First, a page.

Profitability Is In The People

As senior vice president of global communications for Starbucks Coffee Co. in Seattle, Wanda Herndon was determined to challenge employees in her department to work more efficiently and, as a result, improve customer service. Herndon relied on the educational program Coffee Master — established by Starbucks in 2000 — which demonstrated that employees excited about their jobs relay that excitement to customers and positively affect the company’s bottom line.

In the Coffee Master program, employees (Starbucks refers to them as partners) who have already completed the standard training are eligible to take additional instruction in the pursuit of coffee mastery, whether they work in retail or in the office. These employees are educated on the nuances of coffee-making, such as aroma, body, acidity, and flavor. Starbucks rewards employees for completing the program, but that isn’t the only benefit. By creating more sophisticated, knowledgeable employees who are more engaged in the business, Starbucks sets itself apart from the competition in an increasingly crowded marketplace and maintains customer loyalty to those famous $5 cups of coffee.

Customers are willing to pay more for the Starbucks brand not only because of its gourmet appeal but because of the positive associations and experiences they have in each retail store. Last October, Starbucks sales increased 10% year-to-date, marking the 14th consecutive year of growth at 5% or greater.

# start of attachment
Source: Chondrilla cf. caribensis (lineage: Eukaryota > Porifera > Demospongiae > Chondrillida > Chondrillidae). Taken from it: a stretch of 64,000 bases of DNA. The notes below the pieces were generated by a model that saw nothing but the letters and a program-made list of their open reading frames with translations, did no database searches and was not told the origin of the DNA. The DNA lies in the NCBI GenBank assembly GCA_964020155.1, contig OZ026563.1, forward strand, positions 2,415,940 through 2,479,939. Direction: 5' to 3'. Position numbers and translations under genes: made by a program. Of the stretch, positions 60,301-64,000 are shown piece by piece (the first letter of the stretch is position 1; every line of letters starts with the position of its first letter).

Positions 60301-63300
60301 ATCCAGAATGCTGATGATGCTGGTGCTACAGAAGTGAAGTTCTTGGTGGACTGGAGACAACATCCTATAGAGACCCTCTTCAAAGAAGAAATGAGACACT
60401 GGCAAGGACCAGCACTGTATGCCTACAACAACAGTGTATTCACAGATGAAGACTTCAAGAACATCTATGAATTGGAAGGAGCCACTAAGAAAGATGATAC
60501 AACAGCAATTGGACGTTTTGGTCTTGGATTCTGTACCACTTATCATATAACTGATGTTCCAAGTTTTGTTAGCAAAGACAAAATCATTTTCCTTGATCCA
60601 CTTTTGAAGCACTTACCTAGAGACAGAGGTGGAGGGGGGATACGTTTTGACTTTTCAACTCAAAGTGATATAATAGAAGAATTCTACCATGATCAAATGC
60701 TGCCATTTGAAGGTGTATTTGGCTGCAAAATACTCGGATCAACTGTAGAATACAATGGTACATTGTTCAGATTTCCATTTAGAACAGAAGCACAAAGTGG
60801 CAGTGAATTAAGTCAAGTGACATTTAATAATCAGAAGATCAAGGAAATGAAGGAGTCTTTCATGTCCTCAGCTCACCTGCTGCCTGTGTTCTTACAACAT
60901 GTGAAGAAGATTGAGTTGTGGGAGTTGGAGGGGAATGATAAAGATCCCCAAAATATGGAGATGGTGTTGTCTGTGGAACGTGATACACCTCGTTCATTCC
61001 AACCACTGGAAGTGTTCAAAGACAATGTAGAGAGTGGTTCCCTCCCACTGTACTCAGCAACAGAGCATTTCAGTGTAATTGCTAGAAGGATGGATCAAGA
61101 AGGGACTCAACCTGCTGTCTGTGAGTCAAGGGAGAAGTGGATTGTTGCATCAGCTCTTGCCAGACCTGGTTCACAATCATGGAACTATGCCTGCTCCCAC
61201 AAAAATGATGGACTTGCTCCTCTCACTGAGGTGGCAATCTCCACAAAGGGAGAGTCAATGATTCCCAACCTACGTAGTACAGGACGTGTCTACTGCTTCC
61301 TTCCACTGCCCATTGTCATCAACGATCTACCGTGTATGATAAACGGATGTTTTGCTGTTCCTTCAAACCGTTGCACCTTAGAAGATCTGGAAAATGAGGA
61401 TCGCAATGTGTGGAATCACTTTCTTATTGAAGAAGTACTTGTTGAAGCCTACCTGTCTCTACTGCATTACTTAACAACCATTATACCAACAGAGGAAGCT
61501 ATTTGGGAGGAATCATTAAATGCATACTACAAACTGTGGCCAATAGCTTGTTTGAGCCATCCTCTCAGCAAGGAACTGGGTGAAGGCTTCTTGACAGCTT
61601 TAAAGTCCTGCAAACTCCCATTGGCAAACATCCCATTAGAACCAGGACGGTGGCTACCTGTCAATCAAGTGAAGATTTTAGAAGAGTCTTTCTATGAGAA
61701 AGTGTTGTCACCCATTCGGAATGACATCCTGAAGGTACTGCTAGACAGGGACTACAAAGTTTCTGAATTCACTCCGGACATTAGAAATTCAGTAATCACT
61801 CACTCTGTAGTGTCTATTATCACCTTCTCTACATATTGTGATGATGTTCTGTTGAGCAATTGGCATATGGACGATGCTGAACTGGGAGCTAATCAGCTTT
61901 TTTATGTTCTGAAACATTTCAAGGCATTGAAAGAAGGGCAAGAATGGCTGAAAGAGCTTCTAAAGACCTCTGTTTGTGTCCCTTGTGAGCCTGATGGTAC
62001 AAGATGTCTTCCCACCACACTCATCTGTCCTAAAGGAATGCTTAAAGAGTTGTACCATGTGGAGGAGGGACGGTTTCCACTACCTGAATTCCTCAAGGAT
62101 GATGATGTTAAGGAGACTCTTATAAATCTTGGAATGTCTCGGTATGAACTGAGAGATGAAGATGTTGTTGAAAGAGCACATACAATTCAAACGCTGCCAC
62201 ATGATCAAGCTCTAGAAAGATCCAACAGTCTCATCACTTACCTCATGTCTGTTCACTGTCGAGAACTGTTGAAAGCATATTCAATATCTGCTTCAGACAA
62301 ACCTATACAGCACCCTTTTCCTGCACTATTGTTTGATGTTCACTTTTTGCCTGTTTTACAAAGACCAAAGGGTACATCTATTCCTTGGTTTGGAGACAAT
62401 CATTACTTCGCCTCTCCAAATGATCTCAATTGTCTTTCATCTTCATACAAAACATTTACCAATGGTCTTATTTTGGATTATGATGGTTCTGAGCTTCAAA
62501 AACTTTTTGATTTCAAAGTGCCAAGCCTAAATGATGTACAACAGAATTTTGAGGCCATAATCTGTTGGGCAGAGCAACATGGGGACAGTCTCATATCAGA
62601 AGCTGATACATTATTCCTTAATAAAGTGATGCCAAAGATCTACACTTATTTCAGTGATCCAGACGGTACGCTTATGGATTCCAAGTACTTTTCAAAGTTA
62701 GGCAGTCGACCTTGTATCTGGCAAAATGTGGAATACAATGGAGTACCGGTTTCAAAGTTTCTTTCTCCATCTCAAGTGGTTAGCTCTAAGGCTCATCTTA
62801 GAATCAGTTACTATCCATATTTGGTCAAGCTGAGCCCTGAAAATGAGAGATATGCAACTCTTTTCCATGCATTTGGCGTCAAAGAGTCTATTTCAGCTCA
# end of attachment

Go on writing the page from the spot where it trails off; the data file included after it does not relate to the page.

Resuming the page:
It doesn’t surprise James Oakley, assistant professor of marketing at Purdue University’s Krannert School of Management, that the Coffee Master program worked. Oakley is co-author of a study released last year that found employees who were satisfied with their jobs had a direct, positive impact on a company’s bottom line, regardless of whether they had direct contact with customers. According to the study, “there is a direct link between employee satisfaction and customer satisfaction, and between customer satisfaction and improved financial performance.”

There were several other findings in the study:
Employee satisfaction is a key antecedent to employee engagement. Interaction between managers and employees, with regard to supportiveness, goal-setting, and job design, were also key drivers of employee engagement.

Organizational culture was another significant driver of employee engagement, where employees are expected to cooperate and work together and also take charge and provide a voice for the customer within the organization.

When individuals and teams compete to implement the optimal behaviors oriented to the market and its customers, such competition can work to the advantage of both the organization and its customers.

Organizations with engaged employees have customers who use their products more, and increased customer usage leads to a higher level of customer satisfaction.

“The best tool managers have for improving employee satisfaction is communication,” says Oakley. “A strong communication system that allows information to flow up and down the organization is the critical driver of employee satisfaction according to our study.”

Oakley contends that it may be difficult to make inroads in a company that has a poor system of communication. But it is possible. Managers must use the financial evidence that engaged employees can improve customer service to encourage superiors to make necessary changes in